Returning to FIG. 1, having generated the linearized pressure senor pattern, the exemplary method 100 ends at 110.

FIG. 2 is a flow diagram illustrating an example embodiment 200 of one or more portions of one or more techniques described herein. At 202, at elastomer may be selected. For example, a pressure sensor may be used in a variety of products, such as a computer keyboard, electronic musical instrument, or some other input device where different levels of applied force input may be used to provide differing output results. As an illustrative example, using FIGS. 4A and 4B, a design engineer working on the pressure sensor for a product may utilize a particular elastomer for the elastomeric component 402 that comprises desired characteristics for the product.

In this example, some characteristics may comprise elasticity, deformation character, durability, and more. Further, one or more of these characteristics may affect how the top conductor 404 contacts the bottom conductor 406 in the pressure sensor, such as how the elastomer deforms when force is applied. Therefore, for example, the engineer may go through one or more iterations of the pressure sensor design until a desired result is achieved for the elastomeric material 402, which can comprise how the top conductor 404 and bottom conductor 406 interact with one another to yield the desired result.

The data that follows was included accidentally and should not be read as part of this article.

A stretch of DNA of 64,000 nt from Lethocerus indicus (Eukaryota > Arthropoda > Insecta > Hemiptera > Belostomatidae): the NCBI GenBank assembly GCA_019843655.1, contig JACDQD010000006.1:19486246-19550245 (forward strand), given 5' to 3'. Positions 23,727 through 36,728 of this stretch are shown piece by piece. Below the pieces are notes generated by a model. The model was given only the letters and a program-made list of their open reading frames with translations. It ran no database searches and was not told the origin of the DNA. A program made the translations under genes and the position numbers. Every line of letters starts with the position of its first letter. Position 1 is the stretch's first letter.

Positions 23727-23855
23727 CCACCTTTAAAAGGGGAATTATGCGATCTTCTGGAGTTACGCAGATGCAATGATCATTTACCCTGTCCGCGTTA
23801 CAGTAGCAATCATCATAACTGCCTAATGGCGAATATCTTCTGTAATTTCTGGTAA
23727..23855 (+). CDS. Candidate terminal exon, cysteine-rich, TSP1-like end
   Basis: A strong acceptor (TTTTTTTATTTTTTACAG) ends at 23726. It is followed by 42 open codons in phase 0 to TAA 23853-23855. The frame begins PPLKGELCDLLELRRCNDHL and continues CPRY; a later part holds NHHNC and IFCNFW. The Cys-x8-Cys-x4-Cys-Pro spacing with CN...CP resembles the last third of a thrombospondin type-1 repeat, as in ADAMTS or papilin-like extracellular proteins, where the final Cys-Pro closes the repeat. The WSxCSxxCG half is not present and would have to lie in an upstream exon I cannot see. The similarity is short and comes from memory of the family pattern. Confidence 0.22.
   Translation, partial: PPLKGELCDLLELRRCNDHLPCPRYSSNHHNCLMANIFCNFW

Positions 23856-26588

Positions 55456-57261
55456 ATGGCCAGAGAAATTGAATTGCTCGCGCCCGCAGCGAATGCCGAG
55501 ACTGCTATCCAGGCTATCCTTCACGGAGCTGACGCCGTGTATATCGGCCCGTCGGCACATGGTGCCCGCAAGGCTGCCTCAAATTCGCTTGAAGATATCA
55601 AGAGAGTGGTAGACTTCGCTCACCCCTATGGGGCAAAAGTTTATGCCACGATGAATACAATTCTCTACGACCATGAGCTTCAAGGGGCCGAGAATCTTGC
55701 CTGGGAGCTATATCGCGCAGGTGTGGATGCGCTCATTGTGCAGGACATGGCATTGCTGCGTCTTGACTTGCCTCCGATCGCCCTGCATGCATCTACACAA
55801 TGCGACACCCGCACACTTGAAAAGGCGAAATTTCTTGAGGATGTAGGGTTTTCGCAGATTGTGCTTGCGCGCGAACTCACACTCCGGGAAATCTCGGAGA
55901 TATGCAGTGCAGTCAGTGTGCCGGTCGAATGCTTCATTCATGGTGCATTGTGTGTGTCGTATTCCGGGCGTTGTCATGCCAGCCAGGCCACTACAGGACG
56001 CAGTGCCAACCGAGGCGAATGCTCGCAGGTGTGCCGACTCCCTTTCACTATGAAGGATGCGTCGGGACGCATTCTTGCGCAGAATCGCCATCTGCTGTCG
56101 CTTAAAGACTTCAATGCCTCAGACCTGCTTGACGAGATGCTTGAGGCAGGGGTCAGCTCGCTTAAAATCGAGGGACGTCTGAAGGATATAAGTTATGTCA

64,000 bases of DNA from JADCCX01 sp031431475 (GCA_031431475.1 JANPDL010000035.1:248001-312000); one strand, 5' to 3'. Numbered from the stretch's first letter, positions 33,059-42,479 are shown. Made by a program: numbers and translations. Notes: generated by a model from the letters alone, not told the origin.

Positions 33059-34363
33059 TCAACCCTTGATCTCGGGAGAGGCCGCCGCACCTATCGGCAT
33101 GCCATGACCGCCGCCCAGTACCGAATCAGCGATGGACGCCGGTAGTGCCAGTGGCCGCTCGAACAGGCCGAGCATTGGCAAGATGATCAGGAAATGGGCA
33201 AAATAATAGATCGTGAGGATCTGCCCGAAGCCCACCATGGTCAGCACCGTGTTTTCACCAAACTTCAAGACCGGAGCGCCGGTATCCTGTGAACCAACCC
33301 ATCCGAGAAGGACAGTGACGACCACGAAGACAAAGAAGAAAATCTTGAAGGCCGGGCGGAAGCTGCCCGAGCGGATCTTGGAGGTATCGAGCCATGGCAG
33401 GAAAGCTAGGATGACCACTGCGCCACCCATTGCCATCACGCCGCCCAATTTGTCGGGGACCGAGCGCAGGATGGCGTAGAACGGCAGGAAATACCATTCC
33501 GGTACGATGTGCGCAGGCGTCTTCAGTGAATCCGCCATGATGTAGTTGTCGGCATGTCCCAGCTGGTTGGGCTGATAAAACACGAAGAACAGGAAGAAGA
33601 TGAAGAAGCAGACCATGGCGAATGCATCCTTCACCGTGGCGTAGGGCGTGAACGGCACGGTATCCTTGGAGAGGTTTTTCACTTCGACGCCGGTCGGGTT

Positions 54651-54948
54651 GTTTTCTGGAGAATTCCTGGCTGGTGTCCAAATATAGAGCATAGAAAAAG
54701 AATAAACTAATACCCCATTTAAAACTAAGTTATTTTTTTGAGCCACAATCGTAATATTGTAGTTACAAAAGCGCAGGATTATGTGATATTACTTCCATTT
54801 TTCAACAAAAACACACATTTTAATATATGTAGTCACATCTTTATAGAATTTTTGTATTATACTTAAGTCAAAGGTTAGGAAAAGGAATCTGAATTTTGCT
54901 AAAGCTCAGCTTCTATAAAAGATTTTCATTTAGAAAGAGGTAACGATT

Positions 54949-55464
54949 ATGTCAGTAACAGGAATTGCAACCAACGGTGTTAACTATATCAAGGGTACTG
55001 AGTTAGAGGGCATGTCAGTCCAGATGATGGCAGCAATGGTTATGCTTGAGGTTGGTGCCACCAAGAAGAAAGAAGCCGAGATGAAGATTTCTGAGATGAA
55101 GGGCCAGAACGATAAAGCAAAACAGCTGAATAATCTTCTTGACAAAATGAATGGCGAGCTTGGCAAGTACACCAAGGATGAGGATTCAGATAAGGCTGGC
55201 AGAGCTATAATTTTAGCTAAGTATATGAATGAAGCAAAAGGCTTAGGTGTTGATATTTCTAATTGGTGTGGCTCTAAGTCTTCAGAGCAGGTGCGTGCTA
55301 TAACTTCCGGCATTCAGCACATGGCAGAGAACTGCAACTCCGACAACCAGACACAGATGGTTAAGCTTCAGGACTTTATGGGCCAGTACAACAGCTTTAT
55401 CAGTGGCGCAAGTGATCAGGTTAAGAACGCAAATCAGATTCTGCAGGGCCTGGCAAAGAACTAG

At 204, a sample, pressure sensor can be created. As an illustrative example, using FIGS. 4A and 4B, the sample pressure sensor can comprise respective components of the pressure sensor intending to utilize a linearized pattern for the top conductor 404 and/or bottom conductor 406. Such a sample pressure sensor may comprise a top surface 408 (e.g., onto which the top conductor 404 may be printed for the pressure sensor), a bottom surface 414 (e.g., onto which the bottom conductor 406 may be printed for the pressure sensor), an elastomeric material 402 (e.g., to which force may be applied), one or more insulators 412, and/or one or more conductor wiring components 416, etc. In one embodiment, the bottom surface 414 can comprise a transparent material that allows for a patch area (e.g., an area of contact between the top surface 408 and the bottom surface 414) to be observed and measured (e.g., by looking through the bottom surface from underneath).